Stephen Wade Thomson
home / photo / music / video / ESL / contact
a curated selection of
What personal anecdotes you think of when you read these phrases? Is there a spanish equivalent for the phrase? Make notes of any questions you have regarding these phrases.
A - B - C - D - E - F - G - H - I - J - K - L - M - N - O - P


call it a day = to stop, to finish for the day from tiredness
dead certain = absolutely certain
dead in the water = at a standstill, ceased to function, unlikely to be reactivated.
dead man walking = someone who will be in trouble soon
wouldn’t be caught dead = would be too embarrassed or ashamed to do something
raw deal = a bad deal, unfair deal
deck out = decorate
deep down = beyond outward appearances; in one’s real feelings.
to have deep pockets = to have lots of money
to go off the deep end = to go crazy, get angry
like a deer in headlights = shocked, surprised, paralized
devil’s advocate = abogado del diablo
dial it back = reduce the intensity
dicey situation = risky situation
the die is cast = an irrevocable decision has been made that will determine the future
night and day = two things that are opposite
different strokes for different folks = gustos cada quien
dig in your heels = refuse to do something despite increased pressure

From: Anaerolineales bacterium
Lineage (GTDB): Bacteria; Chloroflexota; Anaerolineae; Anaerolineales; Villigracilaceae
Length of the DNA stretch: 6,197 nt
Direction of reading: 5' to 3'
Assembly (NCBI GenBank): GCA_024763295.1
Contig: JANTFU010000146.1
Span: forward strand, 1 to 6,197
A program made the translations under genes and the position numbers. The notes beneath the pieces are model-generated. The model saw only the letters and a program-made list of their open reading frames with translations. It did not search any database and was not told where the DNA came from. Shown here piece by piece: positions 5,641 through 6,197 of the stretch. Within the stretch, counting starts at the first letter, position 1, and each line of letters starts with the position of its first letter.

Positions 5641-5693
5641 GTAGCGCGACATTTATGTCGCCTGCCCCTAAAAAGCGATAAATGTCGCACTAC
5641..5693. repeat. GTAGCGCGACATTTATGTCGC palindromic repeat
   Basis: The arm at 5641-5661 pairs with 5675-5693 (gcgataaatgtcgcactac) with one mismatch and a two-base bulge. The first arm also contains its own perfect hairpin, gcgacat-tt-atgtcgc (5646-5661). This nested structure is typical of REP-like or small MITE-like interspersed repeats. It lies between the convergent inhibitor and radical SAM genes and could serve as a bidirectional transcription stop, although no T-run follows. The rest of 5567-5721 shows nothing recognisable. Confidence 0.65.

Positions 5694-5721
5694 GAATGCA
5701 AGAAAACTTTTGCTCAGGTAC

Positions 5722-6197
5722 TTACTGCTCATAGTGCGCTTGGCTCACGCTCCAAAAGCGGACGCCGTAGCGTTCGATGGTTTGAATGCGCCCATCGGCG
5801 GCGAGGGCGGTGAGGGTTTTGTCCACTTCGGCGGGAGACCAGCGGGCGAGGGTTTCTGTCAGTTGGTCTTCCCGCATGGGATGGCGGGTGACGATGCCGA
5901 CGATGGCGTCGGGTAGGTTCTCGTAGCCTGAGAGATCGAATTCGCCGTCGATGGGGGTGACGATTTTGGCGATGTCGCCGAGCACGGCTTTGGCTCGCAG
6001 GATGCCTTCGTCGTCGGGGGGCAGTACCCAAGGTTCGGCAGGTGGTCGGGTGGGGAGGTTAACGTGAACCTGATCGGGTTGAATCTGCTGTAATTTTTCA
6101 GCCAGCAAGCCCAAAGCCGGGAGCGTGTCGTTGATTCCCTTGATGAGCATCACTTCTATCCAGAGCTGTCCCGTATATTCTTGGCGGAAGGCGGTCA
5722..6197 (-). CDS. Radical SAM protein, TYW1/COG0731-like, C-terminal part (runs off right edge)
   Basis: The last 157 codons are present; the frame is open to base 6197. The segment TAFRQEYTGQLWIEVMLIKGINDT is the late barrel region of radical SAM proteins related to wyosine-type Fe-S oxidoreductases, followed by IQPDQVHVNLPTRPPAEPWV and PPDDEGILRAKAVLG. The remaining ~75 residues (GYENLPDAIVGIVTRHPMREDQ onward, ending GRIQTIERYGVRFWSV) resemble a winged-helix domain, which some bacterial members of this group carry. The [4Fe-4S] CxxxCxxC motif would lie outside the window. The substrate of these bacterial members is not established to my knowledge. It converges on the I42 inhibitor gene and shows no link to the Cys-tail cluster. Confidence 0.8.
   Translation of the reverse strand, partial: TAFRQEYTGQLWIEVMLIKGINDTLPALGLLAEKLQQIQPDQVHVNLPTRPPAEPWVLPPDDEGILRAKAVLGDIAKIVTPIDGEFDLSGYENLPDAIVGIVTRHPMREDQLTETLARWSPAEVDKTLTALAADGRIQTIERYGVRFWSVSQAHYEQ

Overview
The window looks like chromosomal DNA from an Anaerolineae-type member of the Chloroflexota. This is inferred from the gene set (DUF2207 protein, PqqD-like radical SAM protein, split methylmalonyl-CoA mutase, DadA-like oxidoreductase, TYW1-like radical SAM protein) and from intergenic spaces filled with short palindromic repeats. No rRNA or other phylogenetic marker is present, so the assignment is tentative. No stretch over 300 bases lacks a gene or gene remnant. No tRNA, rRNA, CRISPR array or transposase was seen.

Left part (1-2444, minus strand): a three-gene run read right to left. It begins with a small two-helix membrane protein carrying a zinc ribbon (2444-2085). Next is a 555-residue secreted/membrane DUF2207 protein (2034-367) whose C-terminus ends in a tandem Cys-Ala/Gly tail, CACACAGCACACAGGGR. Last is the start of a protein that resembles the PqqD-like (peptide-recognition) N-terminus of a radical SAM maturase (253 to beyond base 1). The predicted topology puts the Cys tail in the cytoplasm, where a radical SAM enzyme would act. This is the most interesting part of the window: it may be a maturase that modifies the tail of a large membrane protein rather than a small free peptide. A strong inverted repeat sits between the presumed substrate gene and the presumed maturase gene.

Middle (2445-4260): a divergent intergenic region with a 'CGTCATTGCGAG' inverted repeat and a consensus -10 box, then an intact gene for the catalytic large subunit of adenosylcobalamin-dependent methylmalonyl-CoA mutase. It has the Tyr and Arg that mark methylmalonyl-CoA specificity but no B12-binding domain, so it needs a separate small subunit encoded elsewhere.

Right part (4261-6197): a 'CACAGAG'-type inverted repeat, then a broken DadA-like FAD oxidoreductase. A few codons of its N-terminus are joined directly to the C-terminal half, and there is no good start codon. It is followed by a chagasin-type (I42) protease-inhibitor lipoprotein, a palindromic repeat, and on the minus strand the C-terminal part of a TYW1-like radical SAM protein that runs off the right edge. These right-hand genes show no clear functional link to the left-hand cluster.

dig your own grave = do something to cause your own downfall
dip your toes in the water = to do something unfamiliar and new
in dire straits = in a difficult situation
dirty laundry = secrets about someone
disappear into thin air = vanish in a mysterious way
dive in headfirst = begin something enthusiastically
to do a double take = turn your head twice in surprise
it doesn’t do justice = it doesn’t show the true value
to do more harm than good = to be more of a detriment than a benefit
do the trick = accomplish a task, achieve the desired effect
dodge a bullet = narrowly avoid a serious problem
dog-eat-dog = intense competition and rivalry with no concern for morality
every dog has its day = everyone can be successful at some point in their life
let sleeping dogs lie = not make a scene about something that is calm and settled
doggie bag = una caja para llevar comida de un restaurant
in the doghouse = in trouble (with a friend or spouse)
done deal = trato hecho
beyond the shadow of a doubt = absolutely certain
doom and gloom = a general atmosphere of pessimism
down payment = part of the cost, paid at the beginning
down the drain = wasted, lost
down to the wire = to the last minute, at a crucial moment
it’s downhill from here = it’s easy from now on
drag your feet = delay making a decision
drag someone over the coals = reprimand someone harshly
draw the line = determine at which point something is unacceptable
do you get my drift? = me entiendes? me cachas?
drink like a fish = drink a lot
she drives me up the wall = she drives me crazy
drop like flies = morir en multitudes y rapido
at the drop of a hat = ready to do something immediately
drop names (to name-drop) = mention names of famous people you know in order to impress other people
drop in the bucket = of negligible influence
drop someone a line = to write to them
a dry run = a rehearsal before the real thing
a sitting duck = an easy target
to dumb down = to make more simple (a piece of writing, for example)
when the dust has settled = after the action is done
go Dutch = to share the cost of a meal or something else
dying for something = really wanting something